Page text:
I’m a good club-standard badminton player and have fond memories of epic summer table tennis sessions with my brother when on holiday.
Squash – well I’m a badminton player so it’s a natural transition.
Tennis? Have you seen the size of those rackets?
I also happen to be a sports photographer who loves snapping all sports at all levels. So I paid my entry fee and arranged to not only play my first racketlon tournament, but simultaneously photograph it. My aim was to practice photographing sports I haven’t had the opportunity to photograph before. And perhaps, if I get time, herald a new dawn in racketlon by taking the tournament by storm (spoiler: that did not happen).
Racketlon tournaments generally cater for all standards. There are UK and international tours, indeed this event was the North of England Open, held at the University of York. The tournament catered for all abilities, with divisions for ladies (‘A’ and ‘B’ standard events), men (‘A’, ‘B’, ‘C’), over 45s, over 55s and two junior divisions. Players are both ranked individually for each sport – four national A to D classes or one international 0+ to 4+ class – and also overall (both a score and rating points) which is handy when you may wish to check out an upcoming opponent to see where the game might be won and lost (or just lost in my case).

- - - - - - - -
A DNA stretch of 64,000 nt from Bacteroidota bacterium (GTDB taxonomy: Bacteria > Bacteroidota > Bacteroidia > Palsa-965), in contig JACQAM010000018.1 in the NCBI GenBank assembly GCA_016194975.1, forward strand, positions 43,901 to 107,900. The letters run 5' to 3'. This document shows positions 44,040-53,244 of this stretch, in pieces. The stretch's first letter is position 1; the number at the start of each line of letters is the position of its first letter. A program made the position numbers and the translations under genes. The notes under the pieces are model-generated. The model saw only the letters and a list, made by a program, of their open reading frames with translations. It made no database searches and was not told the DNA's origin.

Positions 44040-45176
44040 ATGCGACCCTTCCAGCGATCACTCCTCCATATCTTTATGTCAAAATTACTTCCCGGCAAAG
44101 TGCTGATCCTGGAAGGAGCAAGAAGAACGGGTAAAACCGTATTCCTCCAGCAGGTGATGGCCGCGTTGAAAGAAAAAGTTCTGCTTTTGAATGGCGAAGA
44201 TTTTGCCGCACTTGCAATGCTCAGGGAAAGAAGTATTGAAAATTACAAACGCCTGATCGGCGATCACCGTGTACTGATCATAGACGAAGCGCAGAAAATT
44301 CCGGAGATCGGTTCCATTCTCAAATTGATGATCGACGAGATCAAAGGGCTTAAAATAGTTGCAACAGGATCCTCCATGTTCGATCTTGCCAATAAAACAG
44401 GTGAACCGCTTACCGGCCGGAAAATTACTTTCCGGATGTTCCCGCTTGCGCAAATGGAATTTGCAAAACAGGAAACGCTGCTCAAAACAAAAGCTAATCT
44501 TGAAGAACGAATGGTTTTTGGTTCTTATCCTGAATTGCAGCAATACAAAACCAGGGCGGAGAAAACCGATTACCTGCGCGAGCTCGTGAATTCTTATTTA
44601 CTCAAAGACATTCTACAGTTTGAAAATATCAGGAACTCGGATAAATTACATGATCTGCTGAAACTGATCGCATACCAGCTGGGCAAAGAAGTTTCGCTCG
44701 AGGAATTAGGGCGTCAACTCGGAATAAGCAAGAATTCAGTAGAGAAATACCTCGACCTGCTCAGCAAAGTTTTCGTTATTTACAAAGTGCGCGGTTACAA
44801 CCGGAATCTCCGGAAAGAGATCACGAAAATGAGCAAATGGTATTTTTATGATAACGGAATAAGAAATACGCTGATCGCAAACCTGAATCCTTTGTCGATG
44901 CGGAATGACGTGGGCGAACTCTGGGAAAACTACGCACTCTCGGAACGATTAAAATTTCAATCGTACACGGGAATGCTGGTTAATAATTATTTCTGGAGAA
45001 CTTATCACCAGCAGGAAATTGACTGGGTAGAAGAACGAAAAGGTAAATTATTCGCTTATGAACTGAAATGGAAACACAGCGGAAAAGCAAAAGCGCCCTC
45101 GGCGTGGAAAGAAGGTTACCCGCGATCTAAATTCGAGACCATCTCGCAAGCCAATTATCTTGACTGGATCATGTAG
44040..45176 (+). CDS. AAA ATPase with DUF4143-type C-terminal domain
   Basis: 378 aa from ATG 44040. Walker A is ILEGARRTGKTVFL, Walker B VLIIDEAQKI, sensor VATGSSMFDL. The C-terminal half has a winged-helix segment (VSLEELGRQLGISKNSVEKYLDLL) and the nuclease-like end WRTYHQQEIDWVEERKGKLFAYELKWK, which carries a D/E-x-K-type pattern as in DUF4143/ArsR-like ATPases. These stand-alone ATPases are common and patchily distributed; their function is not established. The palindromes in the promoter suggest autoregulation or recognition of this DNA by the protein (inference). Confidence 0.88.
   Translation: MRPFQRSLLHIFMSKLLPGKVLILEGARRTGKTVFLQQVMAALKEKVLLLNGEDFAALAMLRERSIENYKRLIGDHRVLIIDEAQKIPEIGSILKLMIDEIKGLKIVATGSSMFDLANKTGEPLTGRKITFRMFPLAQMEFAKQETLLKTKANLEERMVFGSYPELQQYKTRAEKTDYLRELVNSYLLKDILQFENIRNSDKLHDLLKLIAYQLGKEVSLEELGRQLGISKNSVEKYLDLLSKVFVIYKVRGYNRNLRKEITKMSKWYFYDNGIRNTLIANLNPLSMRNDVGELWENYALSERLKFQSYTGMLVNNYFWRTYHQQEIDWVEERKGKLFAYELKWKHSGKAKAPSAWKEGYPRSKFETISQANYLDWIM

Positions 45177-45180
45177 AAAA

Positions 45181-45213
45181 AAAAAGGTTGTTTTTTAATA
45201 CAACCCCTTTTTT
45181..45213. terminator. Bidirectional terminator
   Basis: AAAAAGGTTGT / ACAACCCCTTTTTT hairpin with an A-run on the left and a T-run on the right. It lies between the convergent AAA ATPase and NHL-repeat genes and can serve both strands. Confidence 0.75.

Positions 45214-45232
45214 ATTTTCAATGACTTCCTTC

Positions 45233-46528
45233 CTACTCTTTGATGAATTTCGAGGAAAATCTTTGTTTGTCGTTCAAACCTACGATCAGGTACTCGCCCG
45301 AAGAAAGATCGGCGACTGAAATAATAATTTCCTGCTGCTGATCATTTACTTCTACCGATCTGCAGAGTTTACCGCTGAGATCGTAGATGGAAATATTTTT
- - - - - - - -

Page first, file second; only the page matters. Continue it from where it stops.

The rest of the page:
Prior to the tournament, in discussion with its organiser (and Great Britain racketlon squad player) Dan Busby, I was entered into the ‘C’ event. If there had been a ‘D’ (or ‘beginners’) event (as there are at some tournaments), I would have been better placed.
The massive holdall bags I took on the day were stuffed with sports and photography gear. Rammed even. Not only did I have the usual photography bits (camera, zoom lens, wide lens, monopod) but 6 rackets (begged, borrowed and – in the case of that pesky ping-pong bat – found in the loft after 45 minutes of ransacking our house we moved into 9 months ago and which still has boxes stuffed in the odd wardrobe corner). A full day of sports also called for plenty of rations and drinks.
My event, the men’s ‘C’ class, was the most popular. 15 entrants called for a knock-out format. I would be playing 4 matches: 4 matches of 4 sports each so 16 games in total. My first opponent was Matt. One thing I picked up on, this is a very friendly sporting environment. Between all competitors there was warmth and camaraderie. Before the first sport (table tennis), Matt and I had already declared openly our [perceived] strengths and given away the fact we had little racketlon experience between us (this was Matt’s second tournament).